“You will have your own lavatory and shower, too, Barry. The commode and the sink both work. The water may not be hot enough for your liking, but it’s not ice-cold, either, most of the time.”
Jung-Ho walked over to the room’s only window.
“From here you have a view of much of the camp. On a good day, you can see all the way to the Taedong River.”
“My vacation in North Korea,” Barry said.
“I think you will find, Barry, that your life will go much better here if you try to make the best of things. I know this isn’t what you had planned. But you are here now, you are not leaving, and your only real option is to work with us. In return, you will be treated fairly, and given an opportunity to contribute to the development of the DPRK.”
“What choice do I have?” Barry said.
But of course, Jung-Ho ignored the question.
“There is an older woman who will take care of your laundry once per week, and do some light cleaning. Her name is Ha-yoon. She does not speak any English, but you should have little need to talk to her.”
“I’m sure that will be the least of my problems.”
“You will eat your meals in the canteen. To get there, you exit the way we came in, and take a right. It’s the big building in the center of the adjacent compound. To the right of the exit.”
Jung-Ho pointed to the clock, an old mechanical type, above the door.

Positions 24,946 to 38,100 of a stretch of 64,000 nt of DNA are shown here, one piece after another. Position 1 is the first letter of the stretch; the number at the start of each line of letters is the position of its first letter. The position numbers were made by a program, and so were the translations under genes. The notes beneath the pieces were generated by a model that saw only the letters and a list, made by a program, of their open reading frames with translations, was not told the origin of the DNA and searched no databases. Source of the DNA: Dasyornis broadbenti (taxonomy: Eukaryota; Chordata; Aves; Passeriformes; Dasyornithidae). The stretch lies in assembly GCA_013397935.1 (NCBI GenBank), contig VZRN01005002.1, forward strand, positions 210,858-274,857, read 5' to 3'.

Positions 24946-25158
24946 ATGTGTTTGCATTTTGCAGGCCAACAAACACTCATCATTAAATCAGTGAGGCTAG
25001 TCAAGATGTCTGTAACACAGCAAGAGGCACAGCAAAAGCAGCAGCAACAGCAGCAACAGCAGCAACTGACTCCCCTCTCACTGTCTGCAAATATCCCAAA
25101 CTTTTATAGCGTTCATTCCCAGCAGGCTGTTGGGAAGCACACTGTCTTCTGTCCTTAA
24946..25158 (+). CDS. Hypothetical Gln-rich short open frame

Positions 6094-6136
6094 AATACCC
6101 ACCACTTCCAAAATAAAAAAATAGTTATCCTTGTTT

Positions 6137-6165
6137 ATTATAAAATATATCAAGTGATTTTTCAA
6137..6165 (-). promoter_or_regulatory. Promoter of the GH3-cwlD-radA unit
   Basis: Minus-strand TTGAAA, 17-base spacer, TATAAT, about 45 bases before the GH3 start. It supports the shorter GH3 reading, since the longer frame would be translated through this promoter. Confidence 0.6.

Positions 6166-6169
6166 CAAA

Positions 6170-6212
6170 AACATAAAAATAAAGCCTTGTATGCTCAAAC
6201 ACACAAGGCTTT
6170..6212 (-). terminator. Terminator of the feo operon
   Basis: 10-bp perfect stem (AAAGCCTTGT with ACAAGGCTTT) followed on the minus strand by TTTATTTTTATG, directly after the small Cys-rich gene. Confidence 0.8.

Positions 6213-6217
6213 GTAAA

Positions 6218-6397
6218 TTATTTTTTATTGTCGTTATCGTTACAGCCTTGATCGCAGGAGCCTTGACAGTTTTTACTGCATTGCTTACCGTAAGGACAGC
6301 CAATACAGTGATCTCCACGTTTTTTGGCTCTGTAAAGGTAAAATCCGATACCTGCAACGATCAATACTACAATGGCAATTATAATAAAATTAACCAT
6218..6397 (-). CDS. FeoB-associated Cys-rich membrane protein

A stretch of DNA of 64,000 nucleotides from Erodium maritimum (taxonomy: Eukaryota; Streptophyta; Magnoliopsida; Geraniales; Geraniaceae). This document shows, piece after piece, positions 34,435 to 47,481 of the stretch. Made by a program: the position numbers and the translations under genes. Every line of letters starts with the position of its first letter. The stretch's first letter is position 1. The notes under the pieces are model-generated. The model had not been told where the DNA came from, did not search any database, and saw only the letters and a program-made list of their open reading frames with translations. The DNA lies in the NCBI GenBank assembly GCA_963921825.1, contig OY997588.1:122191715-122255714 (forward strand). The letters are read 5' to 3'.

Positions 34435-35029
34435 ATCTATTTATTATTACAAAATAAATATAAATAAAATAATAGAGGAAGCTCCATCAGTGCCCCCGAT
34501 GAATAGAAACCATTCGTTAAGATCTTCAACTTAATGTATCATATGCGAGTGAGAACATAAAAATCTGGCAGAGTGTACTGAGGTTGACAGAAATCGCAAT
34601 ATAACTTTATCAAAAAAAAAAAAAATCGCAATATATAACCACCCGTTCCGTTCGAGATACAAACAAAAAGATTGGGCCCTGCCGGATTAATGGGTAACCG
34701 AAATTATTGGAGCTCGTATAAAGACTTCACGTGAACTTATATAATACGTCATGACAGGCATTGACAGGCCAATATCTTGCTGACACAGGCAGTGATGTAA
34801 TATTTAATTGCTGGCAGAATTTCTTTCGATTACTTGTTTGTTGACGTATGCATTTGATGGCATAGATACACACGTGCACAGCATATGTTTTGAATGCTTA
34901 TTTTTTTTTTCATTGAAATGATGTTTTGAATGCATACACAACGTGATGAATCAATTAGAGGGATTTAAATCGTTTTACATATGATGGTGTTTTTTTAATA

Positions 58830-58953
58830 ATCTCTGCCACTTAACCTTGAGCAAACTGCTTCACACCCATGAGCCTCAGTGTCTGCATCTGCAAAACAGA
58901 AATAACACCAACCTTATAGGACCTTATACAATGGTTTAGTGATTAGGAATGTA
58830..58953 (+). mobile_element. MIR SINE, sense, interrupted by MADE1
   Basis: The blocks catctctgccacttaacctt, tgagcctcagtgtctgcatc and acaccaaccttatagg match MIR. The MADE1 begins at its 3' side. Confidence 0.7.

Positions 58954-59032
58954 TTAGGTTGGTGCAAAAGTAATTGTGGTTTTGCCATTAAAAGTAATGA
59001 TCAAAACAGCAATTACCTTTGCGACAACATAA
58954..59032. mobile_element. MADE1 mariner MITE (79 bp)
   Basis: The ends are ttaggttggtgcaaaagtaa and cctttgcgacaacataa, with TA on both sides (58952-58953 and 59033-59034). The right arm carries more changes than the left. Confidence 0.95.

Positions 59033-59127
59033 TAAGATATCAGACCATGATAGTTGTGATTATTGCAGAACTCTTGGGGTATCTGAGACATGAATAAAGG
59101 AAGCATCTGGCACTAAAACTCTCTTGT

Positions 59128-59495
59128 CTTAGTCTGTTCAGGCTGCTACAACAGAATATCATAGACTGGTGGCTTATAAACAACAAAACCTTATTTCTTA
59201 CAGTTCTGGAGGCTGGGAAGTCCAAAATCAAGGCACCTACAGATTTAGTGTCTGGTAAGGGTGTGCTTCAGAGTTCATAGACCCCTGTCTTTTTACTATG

“Dinner is served between six o’clock and six-thirty. Would you like me to come back at dinnertime to show you the way?”
“I think I can find it,” Barry said. He had had enough of Jung-Ho’s company for one day.
“Very well. You are permitted to move more or less freely within the main area of the camp that has been allocated for our foreign friends. There are only a few rules and restrictions. You are to stay away from the fences, and you are not permitted to enter the dorm room of another foreign guest.”
In other words, Barry realized, they don’t want anyone here trying to escape, or gathering privately to plot an escape plan.
“I think I can abide by that,” Barry said.
“All right. You don’t have to worry about alarm clocks here. Everyone is awakened by loudspeaker at five a.m. A light breakfast is served in the canteen between five-thirty and six. At six-thirty tomorrow morning I will be here to pick you up, and take you to your first day of work at the DPRK Tour Agency.”